Transforming vibrations into electricity could facilitate self-powered IoT sensors

A device that could provide an efficient and reliable means for self-powering sensors has been developed by an international research team.

The new energy-generating device was made by combining piezoelectric composites with carbon fibre-reinforced polymer (CFRP), a commonly used material that is both light and strong.

This composition allows it to transform vibrations from the surrounding environment into electricity.

“Everyday items, from fridges to street lamps, are connected to the internet as part of the Internet of Things (IoT), and many of them are equipped with sensors that collect data,” said Fumio Narita, co-author of the study and professor at Tohoku University. “But these IoT devices need power to function, which is challenging if they are in remote places or if there are lots of them.”

In order to leverage the vibrational energy, the team relied on piezoelectric materials’ ability to generate electricity when physically stressed. This was then combined with the durability and lightness of a material like CFRP.

“We pondered whether a piezoelectric vibration energy harvester (PVEH), harnessing the robustness of CFRP together with a piezoelectric composite, could be a more efficient and durable means of harvesting energy,” said Narita.

The principle, structural design, and application of carbon fiber-reinforced polymer-enhanced piezoelectric nanocomposite materials.

The principle, structural design, and application of carbon fiber-reinforced polymer-enhanced piezoelectric nanocomposite materials. / Tohoku University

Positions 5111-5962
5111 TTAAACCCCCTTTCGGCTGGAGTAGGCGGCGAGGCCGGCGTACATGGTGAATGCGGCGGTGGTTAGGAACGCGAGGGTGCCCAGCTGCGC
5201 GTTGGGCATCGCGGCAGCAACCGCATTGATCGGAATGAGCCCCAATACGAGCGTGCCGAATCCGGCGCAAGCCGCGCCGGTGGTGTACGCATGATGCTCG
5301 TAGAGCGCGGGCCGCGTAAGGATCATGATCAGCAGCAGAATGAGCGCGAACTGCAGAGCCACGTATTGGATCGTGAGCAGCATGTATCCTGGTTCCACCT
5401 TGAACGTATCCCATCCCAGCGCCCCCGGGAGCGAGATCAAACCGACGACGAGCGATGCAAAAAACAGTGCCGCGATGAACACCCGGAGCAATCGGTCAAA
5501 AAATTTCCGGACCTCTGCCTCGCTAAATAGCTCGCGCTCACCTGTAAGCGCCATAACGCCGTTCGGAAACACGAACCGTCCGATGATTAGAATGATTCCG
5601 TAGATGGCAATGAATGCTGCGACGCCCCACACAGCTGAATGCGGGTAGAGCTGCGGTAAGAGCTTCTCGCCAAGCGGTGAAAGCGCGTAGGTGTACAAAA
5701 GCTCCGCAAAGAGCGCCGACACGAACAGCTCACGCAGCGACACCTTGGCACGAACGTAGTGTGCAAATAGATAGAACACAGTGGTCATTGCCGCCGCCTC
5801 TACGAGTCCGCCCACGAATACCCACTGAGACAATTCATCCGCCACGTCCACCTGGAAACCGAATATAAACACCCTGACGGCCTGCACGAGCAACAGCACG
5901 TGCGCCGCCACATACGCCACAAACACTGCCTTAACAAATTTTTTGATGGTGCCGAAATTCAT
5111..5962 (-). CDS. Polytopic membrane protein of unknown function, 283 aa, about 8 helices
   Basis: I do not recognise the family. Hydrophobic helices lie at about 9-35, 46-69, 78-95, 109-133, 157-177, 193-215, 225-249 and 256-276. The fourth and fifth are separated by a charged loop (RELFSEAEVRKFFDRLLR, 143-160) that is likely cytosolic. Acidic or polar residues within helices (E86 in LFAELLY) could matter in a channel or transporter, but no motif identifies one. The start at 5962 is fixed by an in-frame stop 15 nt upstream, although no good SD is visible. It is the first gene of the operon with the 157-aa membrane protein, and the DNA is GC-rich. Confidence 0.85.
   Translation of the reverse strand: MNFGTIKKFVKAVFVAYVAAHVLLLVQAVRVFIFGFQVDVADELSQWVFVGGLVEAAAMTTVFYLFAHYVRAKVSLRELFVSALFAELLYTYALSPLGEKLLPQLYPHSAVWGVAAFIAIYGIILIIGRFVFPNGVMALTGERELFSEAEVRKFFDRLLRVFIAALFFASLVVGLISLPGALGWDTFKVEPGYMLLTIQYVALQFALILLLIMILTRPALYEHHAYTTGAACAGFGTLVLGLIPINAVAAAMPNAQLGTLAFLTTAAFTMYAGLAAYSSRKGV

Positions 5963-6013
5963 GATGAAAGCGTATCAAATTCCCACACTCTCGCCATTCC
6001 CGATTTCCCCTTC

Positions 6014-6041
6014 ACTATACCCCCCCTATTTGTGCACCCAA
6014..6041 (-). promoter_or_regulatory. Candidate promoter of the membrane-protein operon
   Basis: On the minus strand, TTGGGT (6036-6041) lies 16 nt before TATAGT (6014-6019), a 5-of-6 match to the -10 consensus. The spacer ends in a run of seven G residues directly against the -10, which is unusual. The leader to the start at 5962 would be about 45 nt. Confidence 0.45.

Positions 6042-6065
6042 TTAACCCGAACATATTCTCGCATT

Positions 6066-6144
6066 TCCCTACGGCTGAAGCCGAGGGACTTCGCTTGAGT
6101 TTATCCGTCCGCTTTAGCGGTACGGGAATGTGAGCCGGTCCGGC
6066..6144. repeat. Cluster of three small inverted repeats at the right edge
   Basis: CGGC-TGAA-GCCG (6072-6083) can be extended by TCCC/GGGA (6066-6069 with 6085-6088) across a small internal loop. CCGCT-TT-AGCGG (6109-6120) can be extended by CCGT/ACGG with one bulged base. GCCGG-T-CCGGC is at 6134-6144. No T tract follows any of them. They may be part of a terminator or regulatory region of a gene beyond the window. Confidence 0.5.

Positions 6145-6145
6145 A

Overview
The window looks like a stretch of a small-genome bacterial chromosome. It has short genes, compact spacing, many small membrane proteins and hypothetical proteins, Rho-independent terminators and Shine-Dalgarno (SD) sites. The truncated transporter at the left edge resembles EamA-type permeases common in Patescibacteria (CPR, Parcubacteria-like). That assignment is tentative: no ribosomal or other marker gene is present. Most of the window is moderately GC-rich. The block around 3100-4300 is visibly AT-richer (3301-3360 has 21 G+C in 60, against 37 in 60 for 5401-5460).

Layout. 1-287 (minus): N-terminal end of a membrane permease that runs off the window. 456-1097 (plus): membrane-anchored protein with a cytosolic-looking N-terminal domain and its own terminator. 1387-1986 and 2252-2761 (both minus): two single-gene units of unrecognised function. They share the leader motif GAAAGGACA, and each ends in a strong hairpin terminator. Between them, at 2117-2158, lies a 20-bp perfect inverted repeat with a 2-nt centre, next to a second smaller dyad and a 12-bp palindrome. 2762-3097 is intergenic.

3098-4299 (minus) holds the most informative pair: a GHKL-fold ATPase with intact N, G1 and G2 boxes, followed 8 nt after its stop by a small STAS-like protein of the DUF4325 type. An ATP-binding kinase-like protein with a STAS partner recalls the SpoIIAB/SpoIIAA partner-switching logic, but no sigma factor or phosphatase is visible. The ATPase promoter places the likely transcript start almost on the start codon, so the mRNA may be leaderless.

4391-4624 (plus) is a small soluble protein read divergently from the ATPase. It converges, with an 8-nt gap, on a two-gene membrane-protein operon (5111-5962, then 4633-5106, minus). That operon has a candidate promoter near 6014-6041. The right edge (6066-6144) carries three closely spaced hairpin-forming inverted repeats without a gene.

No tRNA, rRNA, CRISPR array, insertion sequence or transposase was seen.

Image credit: Tohoku University

The group fabricated the device using a combination of CFRP and potassium sodium niobate (KNN) nanoparticles mixed with epoxy resin. The CFRP served as both an electrode and a reinforcement substrate.

The results of the testing showed that the new device could maintain high performance even after being bent more than 100,000 times. It also proved capable of storing the generated electricity and powering LED lights, while outperforming other KNN-based polymer composites in terms of energy output density.

As a result, the team suggested the new device could help propel the development of self-powered IoT sensors, leading to more energy-efficient IoT devices.

“As well as the societal benefits of our C-PVEH device, we are thrilled with the contributions we have made to the field of energy harvesting and sensor technology,” Narita said. “The blend of excellent energy output density and high resilience can guide future research into other composite materials for diverse applications.”

Details of the group’s research were published in the journal Nano Energy.

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